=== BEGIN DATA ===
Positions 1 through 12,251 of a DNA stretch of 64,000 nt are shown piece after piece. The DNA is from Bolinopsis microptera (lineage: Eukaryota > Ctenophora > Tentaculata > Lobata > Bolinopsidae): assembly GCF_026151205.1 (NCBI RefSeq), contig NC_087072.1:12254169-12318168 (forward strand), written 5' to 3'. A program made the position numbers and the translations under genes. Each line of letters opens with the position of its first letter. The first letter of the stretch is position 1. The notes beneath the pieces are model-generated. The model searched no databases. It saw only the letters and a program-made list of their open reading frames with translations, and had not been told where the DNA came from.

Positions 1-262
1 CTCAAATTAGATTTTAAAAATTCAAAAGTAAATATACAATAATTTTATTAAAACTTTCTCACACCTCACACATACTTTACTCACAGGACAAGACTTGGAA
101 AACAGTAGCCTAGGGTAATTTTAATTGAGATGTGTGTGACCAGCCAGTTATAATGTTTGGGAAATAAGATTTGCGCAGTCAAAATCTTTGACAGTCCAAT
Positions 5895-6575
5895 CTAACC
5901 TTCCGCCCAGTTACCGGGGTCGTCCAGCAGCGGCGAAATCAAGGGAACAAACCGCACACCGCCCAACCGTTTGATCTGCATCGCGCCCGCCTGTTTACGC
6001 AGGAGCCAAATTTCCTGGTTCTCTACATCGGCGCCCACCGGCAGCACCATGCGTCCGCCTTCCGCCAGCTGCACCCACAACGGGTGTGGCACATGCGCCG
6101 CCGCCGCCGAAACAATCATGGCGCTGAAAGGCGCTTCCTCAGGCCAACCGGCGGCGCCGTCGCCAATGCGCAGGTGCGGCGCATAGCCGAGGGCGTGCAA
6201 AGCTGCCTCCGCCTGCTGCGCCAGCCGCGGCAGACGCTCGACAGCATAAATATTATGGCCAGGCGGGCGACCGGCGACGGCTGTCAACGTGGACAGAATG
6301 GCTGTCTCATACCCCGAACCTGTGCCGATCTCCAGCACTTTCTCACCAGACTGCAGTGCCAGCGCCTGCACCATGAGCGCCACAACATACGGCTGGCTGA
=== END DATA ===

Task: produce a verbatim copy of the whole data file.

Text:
Positions 1 through 12,251 of a DNA stretch of 64,000 nt are shown piece after piece. The DNA is from Bolinopsis microptera (lineage: Eukaryota > Ctenophora > Tentaculata > Lobata > Bolinopsidae): assembly GCF_026151205.1 (NCBI RefSeq), contig NC_087072.1:12254169-12318168 (forward strand), written 5' to 3'. A program made the position numbers and the translations under genes. Each line of letters opens with the position of its first letter. The first letter of the stretch is position 1. The notes beneath the pieces are model-generated. The model searched no databases. It saw only the letters and a program-made list of their open reading frames with translations, and had not been told where the DNA came from.

Positions 1-262
1 CTCAAATTAGATTTTAAAAATTCAAAAGTAAATATACAATAATTTTATTAAAACTTTCTCACACCTCACACATACTTTACTCACAGGACAAGACTTGGAA
101 AACAGTAGCCTAGGGTAATTTTAATTGAGATGTGTGTGACCAGCCAGTTATAATGTTTGGGAAATAAGATTTGCGCAGTCAAAATCTTTGACAGTCCAAT
Positions 5895-6575
5895 CTAACC
5901 TTCCGCCCAGTTACCGGGGTCGTCCAGCAGCGGCGAAATCAAGGGAACAAACCGCACACCGCCCAACCGTTTGATCTGCATCGCGCCCGCCTGTTTACGC
6001 AGGAGCCAAATTTCCTGGTTCTCTACATCGGCGCCCACCGGCAGCACCATGCGTCCGCCTTCCGCCAGCTGCACCCACAACGGGTGTGGCACATGCGCCG
6101 CCGCCGCCGAAACAATCATGGCGCTGAAAGGCGCTTCCTCAGGCCAACCGGCGGCGCCGTCGCCAATGCGCAGGTGCGGCGCATAGCCGAGGGCGTGCAA
6201 AGCTGCCTCCGCCTGCTGCGCCAGCCGCGGCAGACGCTCGACAGCATAAATATTATGGCCAGGCGGGCGACCGGCGACGGCTGTCAACGTGGACAGAATG
6301 GCTGTCTCATACCCCGAACCTGTGCCGATCTCCAGCACTTTCTCACCAGACTGCAGTGCCAGCGCCTGCACCATGAGCGCCACAACATACGGCTGGCTGA